ORLANDO — A jury was sworn in Thursday to decide whether Dontae Morris is guilty of killing two police officers, setting the stage for a trial next week in one of the Tampa Bay area's most closely watched murder cases.
The jury — an eclectic group that includes a physical therapist, an airline pilot and a retired trucker — was seated despite serious concerns expressed by defense attorneys, and even one prospective juror, about irregularities in the selection process. Those problems could linger over the rest of Morris' trial, since they would likely form the basis of an appeal if he is convicted.
Morris, 28, faces two counts of first-degree murder for the deaths of Tampa police officers David Curtis and Jeffrey Kocab. Authorities say Morris shot the officers in the head during a routine traffic stop in 2010. If the jury of eight men and four women finds him guilty, they will have to recommend whether he should be executed.
Over four slow-going days, prosecutors, defense attorneys and Hillsborough Circuit Judge William Fuente grilled a group of 150 prospective jurors, all of them from the Orlando area on topics ranging from their professions to their views of capital punishment. The judge was seeking out-of-town jurors who had not seen or heard news reports of the case.
The process went awry — irretrievably so, according to defense attorneys — on Wednesday afternoon. While being questioned about her willingness to impose the death penalty, an 80-year-old woman blurted out that she would have no problem delivering a death verdict for someone who was being convicted of murder for the second time.
"I have a little theory," said the juror, Gloria Kaasa of Orlando. "If you are in court and you have been charged and found guilty of first-degree murder, you are wasting our taxpayers' money to do another performance and another performance."
She added, "If you are sentenced for one thing and brought in for another crime, if you are wasting taxpayers' money, you are guilty, guilty, guilty."
Her comments were made in front of the 75 remaining jurors in the pool, including those who were ultimately selected for jury service. Questioned alone after other potential jurors were led out of the courtroom, Kaasa admitted she knew the details of Morris' case and had been referring to his conviction in March for an unrelated murder.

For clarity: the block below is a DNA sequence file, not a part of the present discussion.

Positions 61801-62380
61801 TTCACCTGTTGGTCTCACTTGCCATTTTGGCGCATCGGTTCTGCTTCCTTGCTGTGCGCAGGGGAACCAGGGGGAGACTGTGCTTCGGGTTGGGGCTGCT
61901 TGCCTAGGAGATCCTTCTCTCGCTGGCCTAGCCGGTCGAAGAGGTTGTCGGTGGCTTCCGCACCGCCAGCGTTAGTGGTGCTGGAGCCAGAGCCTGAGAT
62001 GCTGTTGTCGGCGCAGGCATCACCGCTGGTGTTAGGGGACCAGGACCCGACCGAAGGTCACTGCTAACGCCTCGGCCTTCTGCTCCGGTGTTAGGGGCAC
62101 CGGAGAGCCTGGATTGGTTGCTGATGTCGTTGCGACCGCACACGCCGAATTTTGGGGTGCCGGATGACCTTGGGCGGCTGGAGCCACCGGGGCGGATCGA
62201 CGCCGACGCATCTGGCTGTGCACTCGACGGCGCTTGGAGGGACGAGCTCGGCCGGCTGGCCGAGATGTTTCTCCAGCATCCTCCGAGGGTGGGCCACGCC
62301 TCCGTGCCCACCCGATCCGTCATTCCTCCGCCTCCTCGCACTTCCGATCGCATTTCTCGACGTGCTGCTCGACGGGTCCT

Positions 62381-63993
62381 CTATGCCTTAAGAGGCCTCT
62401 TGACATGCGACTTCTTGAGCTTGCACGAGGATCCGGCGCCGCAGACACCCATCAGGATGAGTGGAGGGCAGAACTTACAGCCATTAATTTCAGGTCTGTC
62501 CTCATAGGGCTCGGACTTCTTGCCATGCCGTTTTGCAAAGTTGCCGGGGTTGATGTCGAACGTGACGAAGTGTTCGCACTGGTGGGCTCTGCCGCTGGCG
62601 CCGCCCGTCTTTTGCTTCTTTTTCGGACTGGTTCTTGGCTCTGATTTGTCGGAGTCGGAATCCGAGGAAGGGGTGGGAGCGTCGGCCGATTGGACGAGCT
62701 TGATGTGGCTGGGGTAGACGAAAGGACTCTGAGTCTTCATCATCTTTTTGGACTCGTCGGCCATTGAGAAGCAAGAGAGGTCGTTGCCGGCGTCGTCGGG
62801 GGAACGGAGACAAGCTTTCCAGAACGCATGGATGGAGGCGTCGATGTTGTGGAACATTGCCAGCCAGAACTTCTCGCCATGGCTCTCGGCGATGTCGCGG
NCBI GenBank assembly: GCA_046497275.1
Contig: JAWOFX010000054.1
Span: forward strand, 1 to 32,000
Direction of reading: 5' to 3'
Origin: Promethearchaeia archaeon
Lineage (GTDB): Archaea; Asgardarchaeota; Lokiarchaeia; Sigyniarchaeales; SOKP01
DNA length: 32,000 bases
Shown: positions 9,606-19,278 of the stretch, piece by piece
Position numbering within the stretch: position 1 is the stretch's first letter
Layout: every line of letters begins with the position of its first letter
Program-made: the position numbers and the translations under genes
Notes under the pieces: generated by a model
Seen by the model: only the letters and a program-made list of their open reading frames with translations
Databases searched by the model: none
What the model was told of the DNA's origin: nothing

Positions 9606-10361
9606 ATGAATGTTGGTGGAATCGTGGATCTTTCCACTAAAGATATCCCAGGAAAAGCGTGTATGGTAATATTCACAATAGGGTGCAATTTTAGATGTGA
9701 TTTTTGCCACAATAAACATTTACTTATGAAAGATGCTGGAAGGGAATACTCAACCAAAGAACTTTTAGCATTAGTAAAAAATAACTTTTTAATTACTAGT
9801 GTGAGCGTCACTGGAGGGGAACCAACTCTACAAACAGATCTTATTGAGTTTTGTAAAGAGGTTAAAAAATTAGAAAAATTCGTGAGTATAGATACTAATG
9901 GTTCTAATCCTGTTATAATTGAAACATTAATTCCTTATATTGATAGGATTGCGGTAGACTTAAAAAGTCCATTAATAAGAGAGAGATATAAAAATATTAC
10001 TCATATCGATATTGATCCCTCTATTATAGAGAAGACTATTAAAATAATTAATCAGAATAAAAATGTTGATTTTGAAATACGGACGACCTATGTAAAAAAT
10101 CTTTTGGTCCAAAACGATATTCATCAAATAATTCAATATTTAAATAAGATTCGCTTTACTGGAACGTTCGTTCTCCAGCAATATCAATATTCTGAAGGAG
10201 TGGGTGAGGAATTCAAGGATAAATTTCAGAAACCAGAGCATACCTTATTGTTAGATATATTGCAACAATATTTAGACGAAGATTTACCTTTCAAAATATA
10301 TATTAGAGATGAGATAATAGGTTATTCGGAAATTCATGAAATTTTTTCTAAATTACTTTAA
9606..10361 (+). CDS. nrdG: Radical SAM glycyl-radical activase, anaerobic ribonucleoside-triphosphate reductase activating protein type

Fuente dismissed Kaasa from jury service, but said selection could continue because her remarks were too vague to have been understood by her fellow jury candidates. Defense lawyers argued on Wednesday, and again on Thursday, that the damage had been done.
"She was specifically referencing a repeat performance, coming back and coming back after a conviction," attorney Chris Boldt said. "Clearly those are references to an unrelated homicide conviction."
The judge has ruled that all information about Morris' earlier case is off-limits in the upcoming double-murder trial. In the intensely detail-oriented world of death penalty litigation, the risk that Kaasa's comments might have prejudiced the jury is almost certain to be a central issue in Morris' appeal if he is sentenced to death.
"This is not only going to be raised, it's going to be talked about extensively in an appellate brief," said Tampa criminal defense attorney Lyann Goudie, who is not involved with the case. "Because you have this whole specter hanging over it."
Goudie said she was surprised that Fuente, whom she praised as a careful and fair-minded judge, did not choose to start over with a fresh pool of jurors. Proceeding on the current course, she said, opens the possibility that after a time-consuming and emotionally fraught trial, Morris' case might have to be relitigated — another jury, another trial, another verdict — if he is convicted only to have his sentence reversed.
"Do you want to do this all over again?" Goudie said. "Better safe than sorry."
Another, less serious snag in jury selection occurred Thursday when a male juror asked to speak to the judge alone after lunch. He said he worried that a comment one of his fellow jurors had made in front of the entire group had prejudiced the jury.
The woman said in court that after watching TV coverage of the case, "In my heart right now, I believe he is guilty."
The man who addressed Fuente said he worried about "somebody coming back later and saying it was a tainted jury pool" because of the woman's remark. He added, "Over the lunch break, I kept hearing that in my mind. It wasn't influencing me, but it just seemed like something that shouldn't have been said in this setting and could be prejudicial."
After the juror assured Fuente that the comment had not influenced him personally, the judge again said jury selection could continue.
Arguments and testimony in the trial begin Tuesday. On Monday, the 12 jurors and four alternates will be taken to Tampa and placed under guard in a hotel, where they will remain until the trial is over. Fuente said this week he hopes that the trial will take five days or less.